Volume 1 Archieves
Volume 2 Archieves
Volume 3 Archieves
Volume 4 Archieves
Volume 5 Archieves
Volume 6 Archieves
Volume 7 Archieves
Volume 8 Archieves
Volume 8 Archieves
Vedic Astrology Books
Free Vedic Horoscope
Useful links about Vedic astrology
Contact information

this site.

She Died and Lived Again

Dignified, yet full of fun and laughter even though she was nearing her seventies, Beji, as my grandmother was called, was popular with young and old alike. The day she died — in her sleep — was a particularly sad one for everybody. In those pre-partition days, long before I was born, telephones were rare and other means of communication relatively slow. Therefore, though Beji had died in the wee hours of the morning, it was decided to wait till evening to allow as many relatives and friends as possible to arrive for the funeral. A goodly crowd had collected by evening, and in accordance with the usual rites, Beji was undressed to give her a last bath before putting on new clothes for her final journey.

The bathing ritual began amidst chanting of hymns by our family pundits, and the ceremony was almost complete, when Beji suddenly stirred and came to life. Some relatives who were present stood rooted to the spot but others ran helter skelter, thinking some spirit had taken possession of the body. But it was nothing of the sort. It was Beji herself who had returned, she said, from the world of the dead.

The account she gave mesmerized everyone. Two strange “people” came to fetch her, she related, and informed her that her days on earth had come to an end. She must journey with them to the other world. They took her through a dark tunnel which led to a broad river. There, a beautiful pure white swan was waiting to ferry them across the river. The crossing completed, Beji’s escorts guided her towards a large hall full of “people”. They were not actually people, she said, and were very small in size, but she could find no other word to describe them. Amongst them she recognized friends and relatives who had died a while ago. But she was given no time to communicate with them, as she was marched up to a “person” sitting with a scroll like “register” in front of him.

Beji’s escorts announced her name, and said they had brought her at the appointed hour and date. The “person” consulted the register and then informed the escorts that though the name was correct, they had brought the wrong person with the same name. There was consternation, as it seemed that since Beji’s time on earth was not yet up, she would have to return and the particular namesake whose time was up brought in her stead. The “person” with the register and the two escorts conferred for some time and were concerned that she had seen things which she should not have seen. Finally, they informed her that there was a mistake and she would have to return on earth, and they gave her the time and date of her actual “death” - a good five years or so away.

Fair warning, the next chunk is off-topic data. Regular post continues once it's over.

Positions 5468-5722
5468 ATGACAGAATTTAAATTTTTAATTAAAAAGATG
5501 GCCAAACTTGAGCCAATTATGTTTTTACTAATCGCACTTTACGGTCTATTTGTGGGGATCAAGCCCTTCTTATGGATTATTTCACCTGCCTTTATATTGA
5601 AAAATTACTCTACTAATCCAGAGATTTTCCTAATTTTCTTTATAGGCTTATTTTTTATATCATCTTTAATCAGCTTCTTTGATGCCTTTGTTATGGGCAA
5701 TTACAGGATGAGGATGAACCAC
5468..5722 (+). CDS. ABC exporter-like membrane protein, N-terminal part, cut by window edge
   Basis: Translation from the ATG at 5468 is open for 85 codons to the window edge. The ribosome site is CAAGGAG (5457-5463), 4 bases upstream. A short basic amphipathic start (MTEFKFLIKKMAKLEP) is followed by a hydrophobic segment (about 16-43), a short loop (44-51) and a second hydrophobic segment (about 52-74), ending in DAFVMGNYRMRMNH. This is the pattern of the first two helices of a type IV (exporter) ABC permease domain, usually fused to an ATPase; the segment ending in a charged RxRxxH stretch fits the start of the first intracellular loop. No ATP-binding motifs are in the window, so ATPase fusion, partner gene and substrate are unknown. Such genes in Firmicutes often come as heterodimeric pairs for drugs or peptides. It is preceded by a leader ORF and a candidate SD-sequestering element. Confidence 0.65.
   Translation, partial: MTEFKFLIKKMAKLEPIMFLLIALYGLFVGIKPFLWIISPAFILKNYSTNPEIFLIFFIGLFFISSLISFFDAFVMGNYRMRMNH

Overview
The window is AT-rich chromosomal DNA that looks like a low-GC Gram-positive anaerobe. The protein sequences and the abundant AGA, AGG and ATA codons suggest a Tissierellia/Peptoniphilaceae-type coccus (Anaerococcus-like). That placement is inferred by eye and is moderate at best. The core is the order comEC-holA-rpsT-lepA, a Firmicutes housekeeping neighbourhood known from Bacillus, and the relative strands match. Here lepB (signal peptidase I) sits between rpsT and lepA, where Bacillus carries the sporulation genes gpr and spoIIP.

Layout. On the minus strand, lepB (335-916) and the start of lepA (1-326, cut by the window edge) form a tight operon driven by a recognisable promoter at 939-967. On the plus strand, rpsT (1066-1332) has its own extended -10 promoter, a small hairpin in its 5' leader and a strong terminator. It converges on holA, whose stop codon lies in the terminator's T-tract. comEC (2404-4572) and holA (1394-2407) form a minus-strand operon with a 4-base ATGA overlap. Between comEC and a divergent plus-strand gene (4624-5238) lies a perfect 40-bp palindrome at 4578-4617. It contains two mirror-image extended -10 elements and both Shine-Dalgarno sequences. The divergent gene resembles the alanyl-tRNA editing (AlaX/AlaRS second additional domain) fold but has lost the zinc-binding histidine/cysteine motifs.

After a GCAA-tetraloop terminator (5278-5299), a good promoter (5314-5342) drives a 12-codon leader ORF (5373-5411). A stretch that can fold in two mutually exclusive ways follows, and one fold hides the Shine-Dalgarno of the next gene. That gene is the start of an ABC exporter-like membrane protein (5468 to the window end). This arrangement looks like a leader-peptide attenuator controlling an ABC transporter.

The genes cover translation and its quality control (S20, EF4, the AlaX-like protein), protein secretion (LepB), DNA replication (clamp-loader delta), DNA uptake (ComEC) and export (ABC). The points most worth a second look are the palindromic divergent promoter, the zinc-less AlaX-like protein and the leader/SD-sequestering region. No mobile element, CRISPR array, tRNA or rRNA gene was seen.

The escorts took her back the way they had come, but after they had crossed the river on the swan, they buried her left “foot” in the sand on the riverside and the pain was so excruciating, Beji said she passed
out. When she recovered consciousness, she found herself naked, with dumbstruck relatives and the family pundits staring at her. After those who had run away when she stirred came back and heard her story, everyone decided to convert the funeral into a celebration. But they noticed a strange thing. Beji’s left foot, which, according to her, had been buried in the sand, was swollen and remained in that state till the end of her days, which came exactly on the date she had been given.
A month before she was due to die on the date she had been told, she sent for all the people she was fond of, asking them to be with her during her last days on earth. She had the servants cook special things for them, gave away her most treasured things. The night before she was supposed to die, she chose a soft grey silk salwar kameez and matching dupaata to wear.

She hugged and kissed everyone, took her leave and retired for the night. In the morning, they found her dead. But this time, the family was not willing to cremate her in a hurry. They kept her on ice for two days, just in case, and hoping there had been a mistake again. But Beji never came back and was finally cremated on the third day. ¦